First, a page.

As augmented and virtual reality (AR/VR) technologies come of age, manufacturers are finding ways to adopt these technologies on a variety of fronts, including product development, training, maintenance, repair and worker safety. Flex, a $25 billion electronics design and manufacturing services (EMS) provider, envisions expanding that universe even further.
AR/VR is so important to the manufacturing industry that Flex has adopted it as one of six key pillars of its Industry 4.0 strategy. The company’s focus includes enhancing its global manufacturing processes and delivering customer solutions through M2M communication; smart automation and robotics; augmented/virtual reality; 3D manufacturing; simulation and visualization and business intelligence.
“[AR/VR] is something that will not only impact Flex, but the industry in general,” said Zohair Mehkri, XR and Simulation Engineering Manager at Flex. “It has a place in design, usability and product lifecycle management. The use case depends on where the product is in its lifecycle. AR and VR are usually lumped together, but they are inherently different in the development of the products.”
EMS companies have a unique position in the electronics supply chain – Flex’s 100 facilities worldwide are outsourced to original equipment and original design manufacturers (OEMs/ODMs). Manufacturing services alone yield only razor-thin profit margins, so EMS providers add value through design assistance, process improvement and after-market services.
If AR/VR technologies catch on, as many believe, combined sales are forecast to hit $150 billion by 2020, according to a Manatt Digital Media estimate—with AR alone comprising about $120 billion.
Connectivity is key
Connectivity is driving the manufacturing industry’s interest in AR/VR. “You hear all the buzzwords — IoT and M2M — and one way to think about this is connecting people — the way they move, the way they communicate — to each other and with machines,” Mehkri said. Machines are digitized, people are analog, so AR/VR adds a layer of human-device connectivity.
“We see uses such as remote assistance, or you can collaborate with people anywhere in the world on a design and draw something in real-time,” he said. Users can send out information and share what they are doing in real-time.
Most enterprises are adopting AR for their internal use and benefit, marking improvements in operational efficiency or lower costs as main value drivers, according to research by PTC, a digital solutions provider. To achieve these benefits, use cases being developed are leveraging AR to provide instruction or guidance. Interact, or using AR to manipulate digital graphics or interface with a smart, connected product, is an emerging capability that will grow as AR becomes integrated with more business.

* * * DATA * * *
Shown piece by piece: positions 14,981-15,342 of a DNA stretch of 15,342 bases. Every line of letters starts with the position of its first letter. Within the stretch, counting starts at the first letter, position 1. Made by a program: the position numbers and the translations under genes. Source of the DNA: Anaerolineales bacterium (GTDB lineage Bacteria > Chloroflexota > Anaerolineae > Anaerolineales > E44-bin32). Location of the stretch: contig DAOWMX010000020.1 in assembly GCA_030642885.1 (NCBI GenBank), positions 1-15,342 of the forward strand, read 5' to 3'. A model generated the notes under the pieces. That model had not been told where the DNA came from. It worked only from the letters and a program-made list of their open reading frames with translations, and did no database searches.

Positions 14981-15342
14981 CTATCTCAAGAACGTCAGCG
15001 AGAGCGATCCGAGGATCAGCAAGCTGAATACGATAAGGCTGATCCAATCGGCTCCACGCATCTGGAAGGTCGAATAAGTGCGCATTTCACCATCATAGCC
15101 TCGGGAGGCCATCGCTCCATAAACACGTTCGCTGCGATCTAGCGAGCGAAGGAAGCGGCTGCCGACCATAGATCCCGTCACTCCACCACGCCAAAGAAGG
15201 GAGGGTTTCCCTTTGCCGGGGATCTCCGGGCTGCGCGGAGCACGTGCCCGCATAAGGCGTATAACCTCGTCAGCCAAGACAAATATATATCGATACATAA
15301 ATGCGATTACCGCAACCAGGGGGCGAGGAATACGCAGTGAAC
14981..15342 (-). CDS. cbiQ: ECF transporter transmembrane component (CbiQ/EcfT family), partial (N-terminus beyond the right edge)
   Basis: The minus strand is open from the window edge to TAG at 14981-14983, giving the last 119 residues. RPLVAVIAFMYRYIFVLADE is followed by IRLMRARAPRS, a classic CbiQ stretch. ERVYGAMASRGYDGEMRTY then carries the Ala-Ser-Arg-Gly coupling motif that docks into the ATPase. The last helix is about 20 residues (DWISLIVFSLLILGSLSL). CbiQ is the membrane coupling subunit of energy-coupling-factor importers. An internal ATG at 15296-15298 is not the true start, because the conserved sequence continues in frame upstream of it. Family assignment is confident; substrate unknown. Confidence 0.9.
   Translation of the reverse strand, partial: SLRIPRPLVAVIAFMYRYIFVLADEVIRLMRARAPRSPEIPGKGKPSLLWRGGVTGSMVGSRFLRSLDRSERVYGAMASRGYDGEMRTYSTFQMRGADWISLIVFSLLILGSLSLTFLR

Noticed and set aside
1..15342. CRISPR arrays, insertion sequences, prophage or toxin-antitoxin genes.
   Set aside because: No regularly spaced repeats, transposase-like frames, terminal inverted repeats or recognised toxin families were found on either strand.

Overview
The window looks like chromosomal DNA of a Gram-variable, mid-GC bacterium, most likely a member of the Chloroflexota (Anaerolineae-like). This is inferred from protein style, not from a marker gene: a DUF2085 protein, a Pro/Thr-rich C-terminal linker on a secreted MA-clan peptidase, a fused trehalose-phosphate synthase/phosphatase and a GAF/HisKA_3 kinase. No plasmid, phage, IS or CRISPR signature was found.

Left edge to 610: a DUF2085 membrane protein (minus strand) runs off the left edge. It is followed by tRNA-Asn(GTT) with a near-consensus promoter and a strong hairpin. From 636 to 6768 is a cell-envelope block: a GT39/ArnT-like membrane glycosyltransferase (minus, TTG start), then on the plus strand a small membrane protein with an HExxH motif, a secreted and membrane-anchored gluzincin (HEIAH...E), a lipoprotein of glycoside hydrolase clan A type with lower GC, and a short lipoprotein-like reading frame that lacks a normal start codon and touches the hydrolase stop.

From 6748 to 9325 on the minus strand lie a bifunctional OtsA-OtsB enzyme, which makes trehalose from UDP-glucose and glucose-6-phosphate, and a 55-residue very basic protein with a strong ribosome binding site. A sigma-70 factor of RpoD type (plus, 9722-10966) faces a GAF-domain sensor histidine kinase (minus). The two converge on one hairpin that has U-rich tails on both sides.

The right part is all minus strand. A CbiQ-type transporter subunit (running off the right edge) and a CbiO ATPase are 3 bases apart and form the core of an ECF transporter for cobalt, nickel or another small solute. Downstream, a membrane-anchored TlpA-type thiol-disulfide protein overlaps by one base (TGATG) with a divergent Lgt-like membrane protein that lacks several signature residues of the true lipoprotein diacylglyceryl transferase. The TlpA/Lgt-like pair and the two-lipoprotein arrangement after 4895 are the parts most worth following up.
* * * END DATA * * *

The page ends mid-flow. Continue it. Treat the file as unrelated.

The way in which manufacturing information has been documented, maintained, and shared has historically been slow and costly. Flex sees applications for institutional knowledge. “This kind of experience is usually shared onsite or through people talking with one another,” Mehkri explained. “If it is archived, it’s a bunch of work instructions followed by a process-definer that outlines the product.” That doesn’t capture the art of making the product.
“The way a designer places their finger or bends a wire — that’s a level of experience that isn’t always captured,” he said. “AR could be used to show the best way to make something and having that information on record to be studied and archived. You have a library of best practices.”
Wowing the customer
Opportunities to leverage AR/VR capabilities across the value chain are diverse, with heaviest concentrations in design, manufacturing, service, and training. Design-use cases typically drive the design-for (DFX) value propositions, where designers visualizing products at scale can engineer based on manufacturing and service efficiencies, sustainability, cost or ergonomics. Productivity is gained by a reduction in design iterations, and by working those downstream efficiencies into the design requirements more efficiently.